Early-Onset Schizophrenia Has Never Been More Adorable : Monkey See 'I Kill Giants': In which a fifth-grader wrestles with early-onset schizophrenia. Or perhaps just has an ordinarily difficult early adolescence.
NPR logo Early-Onset Schizophrenia Has Never Been More Adorable

Early-Onset Schizophrenia Has Never Been More Adorable

Spelling B.: I Kill Giants protagonist Barbara Thorson sees dark magic where her classmates don't. Image Comics hide caption

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Image Comics

The second issue of I Kill Giants, a seven-issue mini-series written by Joe Kelly and illustrated by JM Ken Niimura, hits stores today.

Why I'm telling you this: Issue #1 off-handedly accomplished something that, I assert, comics can do better than any other form of entertainment: It set up an intriguing tension between its narrative content and its visual style, and it really lived inside that tension.

Erm. Let's see if I can put that another way, without waxing quite so grad-school insufferable.

More direct language, plus a sneak-peek page, after the jump ...

I Kill Giants is told from the point of view of fifth-grader Barbara Thorson, whose Myers-Briggs profile will seem awfully familiar to many a geek: touchy, kind of a loner, obsessed with books and myths.

As the story opens, she's attracting the unwanted attention of both the school psychologist and the school bully. On a not-unrelated note, she's taken to wearing bunny ears to class.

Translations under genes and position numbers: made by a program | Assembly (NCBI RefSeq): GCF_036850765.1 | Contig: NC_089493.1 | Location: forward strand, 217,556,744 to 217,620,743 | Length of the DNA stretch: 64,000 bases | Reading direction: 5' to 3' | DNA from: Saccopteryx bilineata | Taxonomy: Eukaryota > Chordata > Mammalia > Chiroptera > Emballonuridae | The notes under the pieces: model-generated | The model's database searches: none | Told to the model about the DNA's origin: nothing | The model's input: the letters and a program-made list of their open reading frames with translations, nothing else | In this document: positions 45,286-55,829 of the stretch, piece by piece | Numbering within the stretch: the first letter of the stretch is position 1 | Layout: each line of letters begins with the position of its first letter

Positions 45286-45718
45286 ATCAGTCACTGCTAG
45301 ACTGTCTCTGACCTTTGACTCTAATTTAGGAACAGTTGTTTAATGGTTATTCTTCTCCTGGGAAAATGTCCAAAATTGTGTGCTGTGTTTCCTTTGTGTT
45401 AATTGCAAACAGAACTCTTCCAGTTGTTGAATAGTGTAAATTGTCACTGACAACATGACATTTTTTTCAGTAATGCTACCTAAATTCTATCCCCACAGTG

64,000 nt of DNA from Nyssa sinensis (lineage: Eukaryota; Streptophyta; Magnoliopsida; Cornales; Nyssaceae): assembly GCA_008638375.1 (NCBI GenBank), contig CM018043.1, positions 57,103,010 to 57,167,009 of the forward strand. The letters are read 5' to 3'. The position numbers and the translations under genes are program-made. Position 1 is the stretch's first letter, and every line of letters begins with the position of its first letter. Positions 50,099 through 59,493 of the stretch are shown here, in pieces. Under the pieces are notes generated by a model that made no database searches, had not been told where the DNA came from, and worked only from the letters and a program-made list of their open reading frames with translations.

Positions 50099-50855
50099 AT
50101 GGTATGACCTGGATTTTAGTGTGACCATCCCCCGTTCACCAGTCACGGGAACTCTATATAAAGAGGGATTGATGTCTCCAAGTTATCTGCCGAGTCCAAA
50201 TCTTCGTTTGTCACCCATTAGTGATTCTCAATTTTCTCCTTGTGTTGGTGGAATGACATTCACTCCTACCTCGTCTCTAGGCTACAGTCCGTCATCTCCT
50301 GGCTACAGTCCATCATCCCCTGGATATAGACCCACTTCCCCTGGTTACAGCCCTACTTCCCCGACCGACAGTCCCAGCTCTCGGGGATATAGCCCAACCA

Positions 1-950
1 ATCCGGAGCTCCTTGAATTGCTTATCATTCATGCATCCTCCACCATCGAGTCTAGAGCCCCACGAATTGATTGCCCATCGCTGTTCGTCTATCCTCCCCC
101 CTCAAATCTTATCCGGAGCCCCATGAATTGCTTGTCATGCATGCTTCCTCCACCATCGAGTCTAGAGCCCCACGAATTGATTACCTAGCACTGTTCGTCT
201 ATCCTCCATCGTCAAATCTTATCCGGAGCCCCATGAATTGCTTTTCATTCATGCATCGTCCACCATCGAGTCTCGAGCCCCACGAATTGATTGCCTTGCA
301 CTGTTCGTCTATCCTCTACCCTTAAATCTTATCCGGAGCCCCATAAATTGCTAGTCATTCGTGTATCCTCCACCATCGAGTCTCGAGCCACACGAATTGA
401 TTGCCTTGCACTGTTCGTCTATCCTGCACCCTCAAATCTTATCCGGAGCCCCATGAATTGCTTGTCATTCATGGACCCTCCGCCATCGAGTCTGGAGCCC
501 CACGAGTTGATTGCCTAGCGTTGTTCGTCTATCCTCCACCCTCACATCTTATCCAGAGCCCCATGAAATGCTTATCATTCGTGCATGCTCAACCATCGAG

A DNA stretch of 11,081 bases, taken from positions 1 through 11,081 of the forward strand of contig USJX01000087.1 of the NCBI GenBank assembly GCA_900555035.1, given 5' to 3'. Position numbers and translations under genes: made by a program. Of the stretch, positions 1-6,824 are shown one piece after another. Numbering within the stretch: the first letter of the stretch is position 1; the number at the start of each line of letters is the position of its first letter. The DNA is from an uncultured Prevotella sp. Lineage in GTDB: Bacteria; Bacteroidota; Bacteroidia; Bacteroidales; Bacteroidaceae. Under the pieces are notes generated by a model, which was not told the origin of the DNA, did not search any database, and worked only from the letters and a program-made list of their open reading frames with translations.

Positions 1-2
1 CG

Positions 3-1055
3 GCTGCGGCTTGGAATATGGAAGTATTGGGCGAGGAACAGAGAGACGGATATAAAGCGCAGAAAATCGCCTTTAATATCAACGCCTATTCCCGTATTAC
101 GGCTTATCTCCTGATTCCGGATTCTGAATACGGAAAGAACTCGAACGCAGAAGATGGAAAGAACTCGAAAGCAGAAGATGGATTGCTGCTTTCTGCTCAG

Plus there's the monster that lives upstairs. So, you know. Tough row to hoe, all around.

The tone is of the book is dark, and will likely only get darker as young Barbara's fantasy world of protection spells and elaborate giant-traps rubs up against some of the harder edges of reality. Or at least against the lunchroom.

But then there's the look of the book, which ....

Well, take a gander.

See? Were I pressed to characterize Niimura's stylized, manga-inflected technique, I'd probably start with "Cute as all bloody get-out."

Also: "Winning." Might even add, despite myself: "Awwwww."

And the conflict between the book's dread-infused tone and its cartoony, downright sunny art makes the act of actually reading the thing all the more disquieting, intriguing and memorable. You don't really know how Barbara's going to end up, and you're freshly reminded of that fact with every engrossing, defiantly dissonant panel.

Granted, not all comics spend much time playing in this particular corner of the sandbox. Formal innovation and experimentation are, um, not exactly hallmarks of the superhero genre, for example. Which is probably one big reason I Kill Giants scribe Joe Kelly, who's spent some time chronicling the exploits of Superman, the X-Men and the Justice League of America, decided he needed a little more breathing room.

It's early yet — six more issues to go. Plenty of time for the book to lean too hard into its quirks and collapse. But whether it does or it doesn't, I'm gonna be there to see what happens.